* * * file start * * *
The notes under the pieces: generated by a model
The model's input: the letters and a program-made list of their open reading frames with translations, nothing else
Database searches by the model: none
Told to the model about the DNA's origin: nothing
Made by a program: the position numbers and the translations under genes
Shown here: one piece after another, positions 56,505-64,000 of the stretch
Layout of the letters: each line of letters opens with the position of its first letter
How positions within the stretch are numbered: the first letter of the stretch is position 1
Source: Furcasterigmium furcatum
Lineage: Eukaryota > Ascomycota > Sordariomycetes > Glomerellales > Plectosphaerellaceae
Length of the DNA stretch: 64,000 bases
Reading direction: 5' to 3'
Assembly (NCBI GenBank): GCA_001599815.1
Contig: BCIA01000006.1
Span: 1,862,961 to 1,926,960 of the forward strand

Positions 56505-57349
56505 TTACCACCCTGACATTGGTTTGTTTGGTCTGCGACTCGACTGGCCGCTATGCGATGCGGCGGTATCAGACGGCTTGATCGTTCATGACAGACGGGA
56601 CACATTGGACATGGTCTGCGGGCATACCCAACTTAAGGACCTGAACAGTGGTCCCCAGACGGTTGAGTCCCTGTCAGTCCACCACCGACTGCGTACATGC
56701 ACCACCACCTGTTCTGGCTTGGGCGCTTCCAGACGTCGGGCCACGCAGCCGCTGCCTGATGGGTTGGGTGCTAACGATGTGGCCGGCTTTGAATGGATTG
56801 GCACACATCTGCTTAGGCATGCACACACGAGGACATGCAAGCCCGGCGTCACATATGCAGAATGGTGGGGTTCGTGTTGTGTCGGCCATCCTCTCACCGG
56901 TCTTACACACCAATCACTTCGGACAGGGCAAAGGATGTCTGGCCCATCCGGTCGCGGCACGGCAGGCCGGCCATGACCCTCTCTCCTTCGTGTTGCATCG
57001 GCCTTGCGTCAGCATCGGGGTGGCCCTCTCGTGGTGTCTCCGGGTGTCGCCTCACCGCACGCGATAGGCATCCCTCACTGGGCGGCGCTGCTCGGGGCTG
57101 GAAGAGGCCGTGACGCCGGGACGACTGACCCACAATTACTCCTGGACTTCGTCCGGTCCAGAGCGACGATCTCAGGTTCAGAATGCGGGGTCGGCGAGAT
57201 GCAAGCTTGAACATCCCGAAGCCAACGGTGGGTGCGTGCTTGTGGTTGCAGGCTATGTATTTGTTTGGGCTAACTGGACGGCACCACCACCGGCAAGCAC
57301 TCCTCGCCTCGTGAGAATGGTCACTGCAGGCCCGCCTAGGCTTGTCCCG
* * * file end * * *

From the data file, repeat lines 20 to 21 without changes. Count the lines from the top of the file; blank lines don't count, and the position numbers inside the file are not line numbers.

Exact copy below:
56801 GCACACATCTGCTTAGGCATGCACACACGAGGACATGCAAGCCCGGCGTCACATATGCAGAATGGTGGGGTTCGTGTTGTGTCGGCCATCCTCTCACCGG
56901 TCTTACACACCAATCACTTCGGACAGGGCAAAGGATGTCTGGCCCATCCGGTCGCGGCACGGCAGGCCGGCCATGACCCTCTCTCCTTCGTGTTGCATCG